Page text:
DC National Guard Commanders Aren't Going To Let Mike Flynn's Brother Pin This Sh*t On Them
Former DC National Guard leaders are coming out swinging against a November 16 Inspector General Report that appeared to exonerate top Army staff and blame the slow deployment of guardsmen to the Capitol on January 6 on DCNG commanders. Politico got its hands on a memo written by Army Colonel Earl G. Matthews summarizing his own recollections of the day and those of Major General (Retired) William J. Walker, U.S. Army, who served as commanding general of the DCNG, and it is blistering.
Matthews begins: "The purpose of this memorandum is to outline and detail the myriad inaccuracies, false or misleading statements, or examples of faulty analysis contained in a recent publicly released Department of Defense Inspector General (DoDIG) report of its investigation into the Department of Defense’s actions leading up to and in response to the violent assault on the U.S. Capitol which occurred on 6 January 2021." He then tears into the IG for relying on anonymous, self-serving accounts, full of obvious contradictions, to produce a report "replete with factual inaccuracies, discrepancies and faulty analysis" resting on "demonstrably false testimony or statements."
Walker and Matthews say they begged to deploy the National Guard troops from 2:30 in the afternoon on. According to Walker, who is now the House Sergeant at Arms, the IG Report incorrectly states that Army Secretary Ryan McCarthy and Mayor Muriel Bowser were on that call, but they were not
McCarthy has said he authorized the DCNG to deploy within the hour. But this memo tells a different story, much more like the one Walker told Congress way back in March. It recounts that Mike Flynn's brother Gen. Charles Flynn, who served as deputy chief of staff for operations on Jan. 6, and Lt. Gen. Walter Piatt, the director of Army staff, were against deploying the guard because of "optics," and counseled Walker to have the guardsmen replace DC cops directing traffic so that only DC police would respond to the riot.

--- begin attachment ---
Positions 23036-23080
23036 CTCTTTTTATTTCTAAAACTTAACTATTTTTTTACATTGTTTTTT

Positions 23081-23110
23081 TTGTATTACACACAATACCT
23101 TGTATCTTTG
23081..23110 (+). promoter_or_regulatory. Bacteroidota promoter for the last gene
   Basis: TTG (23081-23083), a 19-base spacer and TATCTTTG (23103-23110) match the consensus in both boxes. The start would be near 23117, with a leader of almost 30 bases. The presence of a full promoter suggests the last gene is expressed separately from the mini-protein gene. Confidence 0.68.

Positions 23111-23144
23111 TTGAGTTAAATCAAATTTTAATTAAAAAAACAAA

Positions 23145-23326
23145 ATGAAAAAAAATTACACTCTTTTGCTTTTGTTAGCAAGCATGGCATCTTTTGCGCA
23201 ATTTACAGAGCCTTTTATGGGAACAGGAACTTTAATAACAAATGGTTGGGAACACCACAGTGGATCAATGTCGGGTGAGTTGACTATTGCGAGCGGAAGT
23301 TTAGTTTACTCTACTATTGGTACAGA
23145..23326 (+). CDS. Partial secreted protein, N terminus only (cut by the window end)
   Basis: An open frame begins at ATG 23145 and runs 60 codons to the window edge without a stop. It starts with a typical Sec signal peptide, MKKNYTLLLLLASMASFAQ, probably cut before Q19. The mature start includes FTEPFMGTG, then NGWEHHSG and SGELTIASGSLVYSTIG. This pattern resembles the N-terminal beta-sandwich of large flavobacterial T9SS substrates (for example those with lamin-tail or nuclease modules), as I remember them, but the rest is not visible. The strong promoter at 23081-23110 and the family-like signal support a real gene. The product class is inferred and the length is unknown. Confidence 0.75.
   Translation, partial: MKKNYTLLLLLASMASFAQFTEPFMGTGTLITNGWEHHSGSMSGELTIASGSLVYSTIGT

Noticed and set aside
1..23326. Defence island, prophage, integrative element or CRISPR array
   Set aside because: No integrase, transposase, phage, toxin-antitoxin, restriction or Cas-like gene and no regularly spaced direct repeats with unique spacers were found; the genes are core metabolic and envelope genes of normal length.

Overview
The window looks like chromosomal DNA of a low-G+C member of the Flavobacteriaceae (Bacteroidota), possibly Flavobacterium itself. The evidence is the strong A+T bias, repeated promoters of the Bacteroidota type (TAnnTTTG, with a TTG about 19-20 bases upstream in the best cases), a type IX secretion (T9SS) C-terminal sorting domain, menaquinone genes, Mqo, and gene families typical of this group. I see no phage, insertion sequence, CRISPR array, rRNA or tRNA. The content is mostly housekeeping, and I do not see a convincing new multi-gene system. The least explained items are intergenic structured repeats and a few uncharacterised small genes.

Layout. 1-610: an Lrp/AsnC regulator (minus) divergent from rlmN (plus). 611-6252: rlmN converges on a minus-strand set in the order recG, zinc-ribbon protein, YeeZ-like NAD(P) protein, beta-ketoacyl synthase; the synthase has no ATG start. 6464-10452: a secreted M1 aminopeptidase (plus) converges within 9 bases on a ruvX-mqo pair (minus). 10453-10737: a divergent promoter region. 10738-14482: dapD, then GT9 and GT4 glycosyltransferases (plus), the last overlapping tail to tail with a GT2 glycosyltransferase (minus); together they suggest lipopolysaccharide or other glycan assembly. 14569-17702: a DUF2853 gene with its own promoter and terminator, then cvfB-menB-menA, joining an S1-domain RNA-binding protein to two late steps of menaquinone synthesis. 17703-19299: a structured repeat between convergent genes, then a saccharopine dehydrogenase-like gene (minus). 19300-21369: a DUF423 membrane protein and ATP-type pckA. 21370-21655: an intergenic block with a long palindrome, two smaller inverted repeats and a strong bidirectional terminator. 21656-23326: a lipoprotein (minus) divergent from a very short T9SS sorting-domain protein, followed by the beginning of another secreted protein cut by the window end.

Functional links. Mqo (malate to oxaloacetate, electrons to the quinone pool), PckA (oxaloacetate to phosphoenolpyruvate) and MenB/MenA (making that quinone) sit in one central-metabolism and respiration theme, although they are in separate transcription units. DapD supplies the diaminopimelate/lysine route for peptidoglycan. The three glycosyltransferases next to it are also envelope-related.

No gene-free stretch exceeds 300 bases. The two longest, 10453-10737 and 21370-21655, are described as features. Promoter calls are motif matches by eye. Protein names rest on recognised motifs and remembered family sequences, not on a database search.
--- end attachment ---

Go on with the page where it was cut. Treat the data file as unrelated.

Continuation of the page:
LTG Piatt stated that it would not be his best military advice to recommend to the Secretary of the Army that the D.C. National Guard be allowed to deploy to the Capitol at that time. LTG Piatt stated that the presence of uniformed military personnel could inflame the situation and that the police were best suited to handle the situation. Both LTGs Piatt and Flynn stated that the optics of having uniformed military personnel deployed to the U.S. Capitol would not be good.
Chief Contee then stated that he would inform the Mayor (D.C. Mayor Muriel Bowser) that the Army was refusing to send the National Guard to the Capitol and that he would ask her to convene a press conference to make this refusal known. LTG Piatt then asked Chief Contee to please not do this. Piatt stated that the request for Guard presence was not being refused and he had no power to deny or approve the request, only that he would not recommend approval to his civilian leadership. Piatt and Flynn recommended that Contee identify locations away from the Capitol where D.C. National Guard personnel could relieve MPD personnel of traffic duties, allowing more MPD personnel to surge to the Capitol.
Your Wonkette is not qualified to opine on military deployment, but we'd note that the DCNG was in fact trained and equipped to put down a riot. And according to Walker and Matthews, the DCNG guys were kitted out in riot year and ready to leave the Armory on 30 minutes notice from the time of the original 2:30 call. So Walker and Matthews were positively incensed that Flynn and Piatt testified that the DCNG was so incompetent that it needed some Army guys to come and hold their hands and lead them over to the Capitol building.